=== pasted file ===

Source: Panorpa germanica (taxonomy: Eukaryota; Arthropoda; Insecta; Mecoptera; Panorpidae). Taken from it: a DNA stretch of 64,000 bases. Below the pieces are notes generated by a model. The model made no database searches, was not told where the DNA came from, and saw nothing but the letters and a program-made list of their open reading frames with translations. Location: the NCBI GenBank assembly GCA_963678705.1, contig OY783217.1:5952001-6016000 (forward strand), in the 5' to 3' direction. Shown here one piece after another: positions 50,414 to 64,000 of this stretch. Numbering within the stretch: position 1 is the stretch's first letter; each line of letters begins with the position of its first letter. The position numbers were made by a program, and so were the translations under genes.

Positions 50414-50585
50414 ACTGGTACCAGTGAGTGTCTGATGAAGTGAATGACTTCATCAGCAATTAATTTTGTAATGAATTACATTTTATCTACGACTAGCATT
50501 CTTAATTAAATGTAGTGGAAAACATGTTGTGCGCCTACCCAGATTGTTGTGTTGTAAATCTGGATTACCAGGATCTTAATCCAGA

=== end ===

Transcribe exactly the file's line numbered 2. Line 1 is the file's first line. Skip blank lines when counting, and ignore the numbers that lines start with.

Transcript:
Positions 50414-50585